The Crown’s Game (The Crown’s Game #1) by Evelyn Skye

Vika 26156203Andreyeva can summon the snow and turn ash into gold. Nikolai Karimov can see through walls and conjure bridges out of thin air. They are enchanters—the only two in Russia—and with the Ottoman Empire and the Kazakhs threatening, the tsar needs a powerful enchanter by his side.

And so he initiates the Crown’s Game, an ancient duel of magical skill—the greatest test an enchanter will ever know. The victor becomes the Imperial Enchanter and the tsar’s most respected adviser. The defeated is sentenced to death.

Raised on tiny Ovchinin Island her whole life, Vika is eager for the chance to show off her talent in the grand capital of Saint Petersburg. But can she kill another enchanter—even when his magic calls to her like nothing else ever has?

For Nikolai, an orphan, the Crown’s Game is the chance of a lifetime. But his deadly opponent is a force to be reckoned with—beautiful, whip-smart, imaginative—and he can’t stop thinking about her.

And when Pasha, Nikolai’s best friend and heir to the throne, also starts to fall for the mysterious enchantress, Nikolai must defeat the girl they both love…or be killed himself.

As long-buried secrets emerge, threatening the future of the empire, it becomes dangerously clear—the Crown’s Game is not one to lose.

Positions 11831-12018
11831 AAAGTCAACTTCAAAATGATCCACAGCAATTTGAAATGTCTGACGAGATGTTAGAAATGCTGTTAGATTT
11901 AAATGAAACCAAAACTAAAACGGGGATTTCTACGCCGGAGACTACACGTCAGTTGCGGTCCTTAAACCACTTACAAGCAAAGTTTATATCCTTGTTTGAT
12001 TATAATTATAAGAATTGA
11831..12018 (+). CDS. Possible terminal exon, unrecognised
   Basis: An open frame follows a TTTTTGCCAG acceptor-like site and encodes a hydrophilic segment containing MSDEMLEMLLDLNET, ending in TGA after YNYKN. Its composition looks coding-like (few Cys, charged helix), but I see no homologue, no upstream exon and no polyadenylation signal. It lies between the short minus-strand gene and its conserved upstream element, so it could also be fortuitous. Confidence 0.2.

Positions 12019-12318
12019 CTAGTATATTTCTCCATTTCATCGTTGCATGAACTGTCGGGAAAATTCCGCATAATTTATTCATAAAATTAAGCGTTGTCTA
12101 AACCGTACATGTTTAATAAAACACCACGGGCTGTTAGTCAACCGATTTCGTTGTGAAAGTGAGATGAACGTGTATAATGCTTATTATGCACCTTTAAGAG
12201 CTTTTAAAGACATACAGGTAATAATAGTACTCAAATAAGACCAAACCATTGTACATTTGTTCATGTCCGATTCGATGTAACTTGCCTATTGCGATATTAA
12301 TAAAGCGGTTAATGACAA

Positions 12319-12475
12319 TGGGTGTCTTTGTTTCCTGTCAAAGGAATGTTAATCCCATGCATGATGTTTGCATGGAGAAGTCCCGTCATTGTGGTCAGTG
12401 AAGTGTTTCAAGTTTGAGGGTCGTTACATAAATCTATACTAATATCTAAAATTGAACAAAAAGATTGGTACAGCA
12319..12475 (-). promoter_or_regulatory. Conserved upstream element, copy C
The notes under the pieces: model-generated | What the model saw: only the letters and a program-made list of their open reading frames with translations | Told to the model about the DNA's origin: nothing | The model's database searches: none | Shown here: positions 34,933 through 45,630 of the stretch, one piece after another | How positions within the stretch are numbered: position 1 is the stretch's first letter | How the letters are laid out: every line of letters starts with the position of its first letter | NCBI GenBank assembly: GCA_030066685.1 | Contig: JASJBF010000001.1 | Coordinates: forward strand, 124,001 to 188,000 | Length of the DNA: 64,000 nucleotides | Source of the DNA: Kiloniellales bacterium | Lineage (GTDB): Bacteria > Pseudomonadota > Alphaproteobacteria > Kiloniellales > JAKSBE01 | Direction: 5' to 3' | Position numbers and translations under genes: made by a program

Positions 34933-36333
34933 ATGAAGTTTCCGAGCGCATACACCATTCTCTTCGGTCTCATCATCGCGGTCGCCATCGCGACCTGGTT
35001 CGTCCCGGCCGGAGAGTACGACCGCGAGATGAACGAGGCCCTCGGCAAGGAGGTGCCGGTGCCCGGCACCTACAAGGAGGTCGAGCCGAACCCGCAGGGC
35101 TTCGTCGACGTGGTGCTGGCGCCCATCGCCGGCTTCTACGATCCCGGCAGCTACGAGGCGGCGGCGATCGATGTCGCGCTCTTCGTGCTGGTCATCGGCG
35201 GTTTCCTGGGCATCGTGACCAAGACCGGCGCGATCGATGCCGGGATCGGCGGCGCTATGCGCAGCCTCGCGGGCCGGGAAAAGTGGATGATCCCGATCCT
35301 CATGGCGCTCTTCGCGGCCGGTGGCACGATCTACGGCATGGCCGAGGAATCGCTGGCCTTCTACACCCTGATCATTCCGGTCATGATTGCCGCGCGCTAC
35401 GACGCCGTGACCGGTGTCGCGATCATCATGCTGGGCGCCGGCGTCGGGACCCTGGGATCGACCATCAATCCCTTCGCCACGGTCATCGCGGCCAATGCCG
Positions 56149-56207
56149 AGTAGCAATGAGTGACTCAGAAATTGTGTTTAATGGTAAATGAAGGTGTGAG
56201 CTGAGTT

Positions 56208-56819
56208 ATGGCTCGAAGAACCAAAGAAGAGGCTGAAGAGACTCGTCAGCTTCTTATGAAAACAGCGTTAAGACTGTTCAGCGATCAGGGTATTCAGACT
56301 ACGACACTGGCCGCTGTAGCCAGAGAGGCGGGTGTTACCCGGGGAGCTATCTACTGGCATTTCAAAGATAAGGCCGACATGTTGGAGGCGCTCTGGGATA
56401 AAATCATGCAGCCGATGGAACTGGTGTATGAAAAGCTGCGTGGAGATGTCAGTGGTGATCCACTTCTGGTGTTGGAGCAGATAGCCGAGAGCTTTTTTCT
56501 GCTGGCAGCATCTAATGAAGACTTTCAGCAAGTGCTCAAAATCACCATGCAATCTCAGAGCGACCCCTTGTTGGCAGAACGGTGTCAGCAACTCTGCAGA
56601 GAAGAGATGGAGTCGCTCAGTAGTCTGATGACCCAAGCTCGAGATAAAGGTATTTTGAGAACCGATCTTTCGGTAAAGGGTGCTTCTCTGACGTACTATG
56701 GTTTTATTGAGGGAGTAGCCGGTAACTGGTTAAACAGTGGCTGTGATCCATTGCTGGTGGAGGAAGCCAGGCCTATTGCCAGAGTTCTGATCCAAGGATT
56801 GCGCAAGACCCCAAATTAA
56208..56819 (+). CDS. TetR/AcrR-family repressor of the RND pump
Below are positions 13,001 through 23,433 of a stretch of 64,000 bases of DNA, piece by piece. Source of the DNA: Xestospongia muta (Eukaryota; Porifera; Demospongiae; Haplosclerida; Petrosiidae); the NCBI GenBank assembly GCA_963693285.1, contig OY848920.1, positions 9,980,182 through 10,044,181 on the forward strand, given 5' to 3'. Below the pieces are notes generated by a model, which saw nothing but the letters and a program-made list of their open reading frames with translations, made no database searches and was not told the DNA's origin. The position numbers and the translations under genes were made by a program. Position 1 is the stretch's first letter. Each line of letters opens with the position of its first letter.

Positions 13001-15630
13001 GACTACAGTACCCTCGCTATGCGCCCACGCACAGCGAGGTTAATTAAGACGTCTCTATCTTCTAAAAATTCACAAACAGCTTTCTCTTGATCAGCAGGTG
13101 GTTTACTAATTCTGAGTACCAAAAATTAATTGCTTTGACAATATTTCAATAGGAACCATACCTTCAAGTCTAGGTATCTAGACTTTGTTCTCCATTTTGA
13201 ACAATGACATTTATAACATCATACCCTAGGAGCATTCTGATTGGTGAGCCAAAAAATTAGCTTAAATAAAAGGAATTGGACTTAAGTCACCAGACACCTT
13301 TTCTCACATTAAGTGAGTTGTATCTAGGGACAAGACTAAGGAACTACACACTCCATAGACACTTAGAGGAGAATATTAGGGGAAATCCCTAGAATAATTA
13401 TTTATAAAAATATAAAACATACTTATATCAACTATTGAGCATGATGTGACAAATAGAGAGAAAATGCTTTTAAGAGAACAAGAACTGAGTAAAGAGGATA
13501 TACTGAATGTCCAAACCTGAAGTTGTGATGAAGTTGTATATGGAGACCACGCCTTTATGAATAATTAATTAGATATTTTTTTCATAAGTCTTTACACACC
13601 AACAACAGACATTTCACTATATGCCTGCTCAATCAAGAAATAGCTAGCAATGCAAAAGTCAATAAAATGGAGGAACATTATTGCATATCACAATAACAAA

(via Goodreads)

A re-imagined Russian history, Skye’s Crown’s Game takes place during the Romanov dynasty. Our two main characters Nikolai and Vika are enchanters, able to conjur power the likes few have witnessed.

However, there is only ever one enchanter alive at the same time, so the Russian royal family begin the ‘Crown’s Game’ – a duel between the two enchanters. Only one will survive.

I found it difficult, on occasion, to engage with this book. I put it down and picked it up a few times. And it wasn’t the lack of good writing. It was a well crafted story and the historical elements lifted from the page effortlessly.

It was the characters. I found them two dimensional. Boring, sometimes. I didn’t experience that overwhelming concern as to which one of them would die. I found Pasha’s actions derivative. We’ve seen the royal-who-doesn’t-want-to-be-royal character a million times. I would have preferred his sister Yuliana to be a main character. She was interesting.

And what was the point of Aizhana? There was absolutely no overall point to her character. Nikolai could have learned about her from another character. Galina, maybe?

This book has received so much hype. I was left wanting more. I will probably read book two to see if it picks up, but overall I’m left disappointed.



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